There is a learning curve involved...kudo's for being at the high end of it.

  13. #13
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    And to this idea of riding "Manhattan for fun and fitness" that's kind of absurd. That has to be the last place on earth you go for a fitness ride.

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    I've been riding a Trek hybrid (suspension in front, none in back anymore) for 4 yrs. It's a good practical bike, I don't feel too bad about leaving it locked up on the street. But I want to be able to go faster, farther, and still do some light touring, so recently upgraded to a Specialized Tricross cyclocross.

    I like having them both in my stable.

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    Quote Originally Posted by zacster View Post
    And to this idea of riding "Manhattan for fun and fitness" that's kind of absurd. That has to be the last place on earth you go for a fitness ride.
    well then sir, you sure don't get out much do you? considering the entire westside of manhattan is one continuous bike path you should remove yourself from this discussion.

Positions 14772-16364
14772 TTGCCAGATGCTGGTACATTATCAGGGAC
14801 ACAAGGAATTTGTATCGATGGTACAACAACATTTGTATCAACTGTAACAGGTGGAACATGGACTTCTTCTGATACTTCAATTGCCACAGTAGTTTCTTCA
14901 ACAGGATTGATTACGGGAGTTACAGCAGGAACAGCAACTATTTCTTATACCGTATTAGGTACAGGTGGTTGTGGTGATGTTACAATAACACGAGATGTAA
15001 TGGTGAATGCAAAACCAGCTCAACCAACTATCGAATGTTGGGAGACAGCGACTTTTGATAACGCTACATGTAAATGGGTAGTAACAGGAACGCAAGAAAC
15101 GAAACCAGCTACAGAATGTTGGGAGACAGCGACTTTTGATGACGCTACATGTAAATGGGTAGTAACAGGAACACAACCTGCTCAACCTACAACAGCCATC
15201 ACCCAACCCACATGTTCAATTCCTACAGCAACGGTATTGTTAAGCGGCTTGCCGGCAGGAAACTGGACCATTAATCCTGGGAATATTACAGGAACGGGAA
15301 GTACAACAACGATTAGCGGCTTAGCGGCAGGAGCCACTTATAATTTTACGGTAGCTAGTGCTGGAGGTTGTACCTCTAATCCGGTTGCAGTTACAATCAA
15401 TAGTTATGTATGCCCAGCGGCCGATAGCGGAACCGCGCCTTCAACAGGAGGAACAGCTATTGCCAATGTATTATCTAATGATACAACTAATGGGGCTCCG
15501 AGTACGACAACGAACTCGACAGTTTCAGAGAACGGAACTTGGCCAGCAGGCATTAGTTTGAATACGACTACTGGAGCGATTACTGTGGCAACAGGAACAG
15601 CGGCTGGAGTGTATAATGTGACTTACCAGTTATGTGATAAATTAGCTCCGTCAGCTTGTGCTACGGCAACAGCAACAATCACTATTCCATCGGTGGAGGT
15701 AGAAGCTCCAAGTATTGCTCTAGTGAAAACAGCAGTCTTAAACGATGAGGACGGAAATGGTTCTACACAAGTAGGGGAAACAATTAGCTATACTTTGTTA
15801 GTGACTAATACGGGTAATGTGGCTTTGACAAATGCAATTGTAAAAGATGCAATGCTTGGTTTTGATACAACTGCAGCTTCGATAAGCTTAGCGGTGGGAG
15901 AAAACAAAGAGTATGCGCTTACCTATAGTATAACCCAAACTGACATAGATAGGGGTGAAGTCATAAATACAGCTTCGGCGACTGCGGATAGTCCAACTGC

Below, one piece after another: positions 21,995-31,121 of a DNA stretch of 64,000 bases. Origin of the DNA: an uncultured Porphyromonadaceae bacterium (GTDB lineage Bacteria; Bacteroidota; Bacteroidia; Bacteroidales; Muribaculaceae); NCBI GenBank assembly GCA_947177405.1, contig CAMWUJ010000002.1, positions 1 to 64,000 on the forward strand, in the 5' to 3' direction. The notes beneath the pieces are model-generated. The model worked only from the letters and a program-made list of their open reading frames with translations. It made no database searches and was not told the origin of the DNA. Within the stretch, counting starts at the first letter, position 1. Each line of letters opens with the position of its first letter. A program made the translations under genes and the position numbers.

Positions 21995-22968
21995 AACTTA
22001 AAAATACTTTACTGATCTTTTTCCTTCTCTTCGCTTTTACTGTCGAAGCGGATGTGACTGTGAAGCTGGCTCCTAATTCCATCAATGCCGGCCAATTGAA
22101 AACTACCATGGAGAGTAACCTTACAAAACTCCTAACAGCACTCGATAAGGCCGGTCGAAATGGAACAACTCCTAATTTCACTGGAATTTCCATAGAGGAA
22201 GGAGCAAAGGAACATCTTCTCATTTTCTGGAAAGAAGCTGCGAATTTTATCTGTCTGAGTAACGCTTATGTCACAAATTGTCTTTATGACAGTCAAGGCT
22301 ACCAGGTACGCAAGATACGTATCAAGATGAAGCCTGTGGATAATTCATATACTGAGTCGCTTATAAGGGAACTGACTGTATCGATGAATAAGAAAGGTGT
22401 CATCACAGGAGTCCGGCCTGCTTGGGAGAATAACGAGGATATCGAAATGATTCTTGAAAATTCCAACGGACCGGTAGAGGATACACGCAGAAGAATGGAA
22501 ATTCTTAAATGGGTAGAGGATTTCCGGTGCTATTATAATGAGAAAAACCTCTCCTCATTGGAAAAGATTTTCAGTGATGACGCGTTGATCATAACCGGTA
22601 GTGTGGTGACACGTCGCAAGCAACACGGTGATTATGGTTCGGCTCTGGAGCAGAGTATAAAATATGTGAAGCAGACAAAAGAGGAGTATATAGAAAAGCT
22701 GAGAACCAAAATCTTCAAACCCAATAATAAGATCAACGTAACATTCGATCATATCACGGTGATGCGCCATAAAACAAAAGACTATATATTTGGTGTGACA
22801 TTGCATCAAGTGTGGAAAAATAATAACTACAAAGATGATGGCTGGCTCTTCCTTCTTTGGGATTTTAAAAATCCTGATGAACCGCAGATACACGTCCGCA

IF there are specific uses you have for your bike, you need to prepare accordingly. if you are going to be commuting and needing to lock it up, you need to plan for that. if your strictly riding for fun and brining it back inside when your done, you need to prepare for that. Personally I have 2 bikes, my commuter which is outfitted with racks so i can commute for my work stuff and/or travel around the city. It's made from pretty much all inexpensive parts so if any one part breaks or gets stolen the most I'll be out to replace it is about $100. I also have a dedicated roadbike that I use for fitness purposes and ride it in all the boroughs. the narrow tires suck on the bad streets but the more you ride and familiarize yourself with the city, the more you learn to avoid those streets.


  16. #16
    Junior Member MotobecaneGT's Avatar
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    and i thought i was the only one with velocity deep v's on a road bike, motobecane no less!

  17. #17
    fuggitivo solitario echappist's Avatar
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    Quote Originally Posted by zacster View Post
    And to this idea of riding "Manhattan for fun and fitness" that's kind of absurd. That has to be the last place on earth you go for a fitness ride.
    not too much fun either when you have to jockey for position along the avenues...
    Quote Originally Posted by nycphotography View Post
    I'd suggest a ROAD bike if you think you're susceptible to the "i wanna go faster" bug, and either a cyclocross bike w/ slicks or a flat bar road bike if you're not.
    CX-bike has the highest utility by far as you can ride it year 'round